Veronika is dedicated to raising her son in a world where motherhood and professional ambition are not seen as mutually exclusive. After her crown was revoked, she launched her #RightToBeAMother campaign to fight for the respect of motherhood and marital status in the beauty pageant realm. Just as pageant regulations have evolved over time to be more inclusive to all kinds of women, Veronika believes that now is the time for that evolution to include wives and mothers. In an instagram post announcing her campaign, Veronika writes, “I don’t want my crown back. I want to get the rules changed for our wider society. These rules are a systemic, widespread and international policy that results in discrimination on large scale across many countries.”
In 2013, Miss Great Britain removed the restriction against mothers from their eligibility requirements, stating that they “strongly believe that a woman who is or has been married or has children can be a strong positive role model for others.” Change is coming, but it has only just begun.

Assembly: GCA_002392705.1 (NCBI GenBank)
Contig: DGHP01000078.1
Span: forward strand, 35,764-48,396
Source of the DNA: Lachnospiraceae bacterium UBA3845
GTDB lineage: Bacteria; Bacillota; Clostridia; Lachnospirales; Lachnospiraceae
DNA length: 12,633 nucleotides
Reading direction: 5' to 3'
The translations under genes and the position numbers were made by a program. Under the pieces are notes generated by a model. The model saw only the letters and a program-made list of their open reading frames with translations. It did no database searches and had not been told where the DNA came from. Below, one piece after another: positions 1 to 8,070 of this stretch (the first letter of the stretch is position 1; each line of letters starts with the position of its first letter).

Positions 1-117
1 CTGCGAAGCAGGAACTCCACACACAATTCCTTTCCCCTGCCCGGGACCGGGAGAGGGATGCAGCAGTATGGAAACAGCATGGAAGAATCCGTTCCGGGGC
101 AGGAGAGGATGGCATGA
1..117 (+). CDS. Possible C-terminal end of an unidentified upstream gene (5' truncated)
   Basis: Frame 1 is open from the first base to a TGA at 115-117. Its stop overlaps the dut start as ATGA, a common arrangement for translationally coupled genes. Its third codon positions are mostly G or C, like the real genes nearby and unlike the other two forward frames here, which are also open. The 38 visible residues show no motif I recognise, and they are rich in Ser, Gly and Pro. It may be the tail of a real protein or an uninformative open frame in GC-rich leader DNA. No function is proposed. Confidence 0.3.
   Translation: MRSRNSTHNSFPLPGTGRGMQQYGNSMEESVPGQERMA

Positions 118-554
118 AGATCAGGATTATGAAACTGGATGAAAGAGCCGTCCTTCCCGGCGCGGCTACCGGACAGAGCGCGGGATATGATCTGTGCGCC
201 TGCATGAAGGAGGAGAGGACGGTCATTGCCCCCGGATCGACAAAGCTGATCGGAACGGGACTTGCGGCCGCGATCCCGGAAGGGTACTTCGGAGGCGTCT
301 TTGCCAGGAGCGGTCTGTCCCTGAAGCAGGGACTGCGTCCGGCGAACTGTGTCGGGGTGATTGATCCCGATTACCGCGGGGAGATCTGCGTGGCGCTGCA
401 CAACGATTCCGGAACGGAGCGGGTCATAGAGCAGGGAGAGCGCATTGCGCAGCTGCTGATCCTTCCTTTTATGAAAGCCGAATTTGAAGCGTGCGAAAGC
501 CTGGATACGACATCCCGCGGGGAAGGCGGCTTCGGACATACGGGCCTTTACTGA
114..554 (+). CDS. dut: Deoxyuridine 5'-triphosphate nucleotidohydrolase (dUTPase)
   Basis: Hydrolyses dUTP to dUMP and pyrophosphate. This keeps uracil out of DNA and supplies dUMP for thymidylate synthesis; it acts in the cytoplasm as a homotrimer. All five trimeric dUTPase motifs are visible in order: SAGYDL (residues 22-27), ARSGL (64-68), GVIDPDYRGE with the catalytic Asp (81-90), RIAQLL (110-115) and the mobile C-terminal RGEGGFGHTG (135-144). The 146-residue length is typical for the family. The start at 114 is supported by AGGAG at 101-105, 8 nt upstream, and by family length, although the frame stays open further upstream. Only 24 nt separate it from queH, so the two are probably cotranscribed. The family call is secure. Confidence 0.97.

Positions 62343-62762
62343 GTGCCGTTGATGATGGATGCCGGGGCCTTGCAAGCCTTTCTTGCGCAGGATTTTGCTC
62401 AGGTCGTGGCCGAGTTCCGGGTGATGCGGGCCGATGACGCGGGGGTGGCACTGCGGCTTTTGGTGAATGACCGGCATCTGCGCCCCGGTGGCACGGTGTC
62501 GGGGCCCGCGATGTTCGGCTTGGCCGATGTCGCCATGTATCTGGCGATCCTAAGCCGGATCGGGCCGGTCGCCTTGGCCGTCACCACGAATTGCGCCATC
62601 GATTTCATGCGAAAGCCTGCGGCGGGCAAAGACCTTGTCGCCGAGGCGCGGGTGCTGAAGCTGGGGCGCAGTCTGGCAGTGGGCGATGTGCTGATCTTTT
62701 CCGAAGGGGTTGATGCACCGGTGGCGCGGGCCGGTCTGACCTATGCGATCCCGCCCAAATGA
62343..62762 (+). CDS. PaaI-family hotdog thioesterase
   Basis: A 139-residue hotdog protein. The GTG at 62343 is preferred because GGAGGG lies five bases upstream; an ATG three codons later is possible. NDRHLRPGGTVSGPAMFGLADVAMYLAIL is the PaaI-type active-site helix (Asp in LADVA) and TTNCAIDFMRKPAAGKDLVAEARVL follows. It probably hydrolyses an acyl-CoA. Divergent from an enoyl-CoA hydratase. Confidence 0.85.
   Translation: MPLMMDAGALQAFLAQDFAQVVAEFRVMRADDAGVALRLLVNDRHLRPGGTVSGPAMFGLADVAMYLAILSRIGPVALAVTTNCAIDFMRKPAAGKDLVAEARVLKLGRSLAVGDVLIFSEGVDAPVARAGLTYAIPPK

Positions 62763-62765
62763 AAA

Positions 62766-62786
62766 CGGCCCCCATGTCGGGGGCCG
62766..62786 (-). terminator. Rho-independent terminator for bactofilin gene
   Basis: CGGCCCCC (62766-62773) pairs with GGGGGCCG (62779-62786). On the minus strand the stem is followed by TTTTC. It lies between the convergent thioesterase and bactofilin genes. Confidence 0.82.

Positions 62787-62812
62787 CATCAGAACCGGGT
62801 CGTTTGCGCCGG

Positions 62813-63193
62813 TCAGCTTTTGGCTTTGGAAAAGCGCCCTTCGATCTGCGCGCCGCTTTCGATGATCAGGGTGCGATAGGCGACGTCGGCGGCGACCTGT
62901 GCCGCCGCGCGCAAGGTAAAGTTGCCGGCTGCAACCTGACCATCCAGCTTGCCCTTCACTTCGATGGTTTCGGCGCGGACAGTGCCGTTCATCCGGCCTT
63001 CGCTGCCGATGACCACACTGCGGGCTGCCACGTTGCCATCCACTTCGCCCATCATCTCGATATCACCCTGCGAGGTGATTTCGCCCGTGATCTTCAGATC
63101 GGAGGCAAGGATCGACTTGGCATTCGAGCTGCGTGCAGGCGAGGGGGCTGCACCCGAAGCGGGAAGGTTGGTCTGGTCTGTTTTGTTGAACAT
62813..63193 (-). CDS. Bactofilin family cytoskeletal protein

Not every young mother will face discrimination on such a large scale, but they all have their own mountains to climb. We asked Veronika for the most important piece of advice she could give to encourage ambitious mothers. Her response? “Ask for support and don’t be shy to take it.” While Veronika worked extremely hard on her own, nursing her son in between photo shoots and doing homework at night, she acknowledges that she would not have the opportunities she’s had without the support of family and friends who want to help her achieve her dreams. Success, she says, is “a mix of luck, a support network, and one’s own hard work. It’s not just one thing.”
Now is the time to create a world where every mother is empowered to embrace both her child and her future. With strong support systems and the fierce advocacy of those like Veronika, our culture can see that a child is not an end to a future but rather a beautiful part of it. As Veronika says, “Having children is not a verdict.”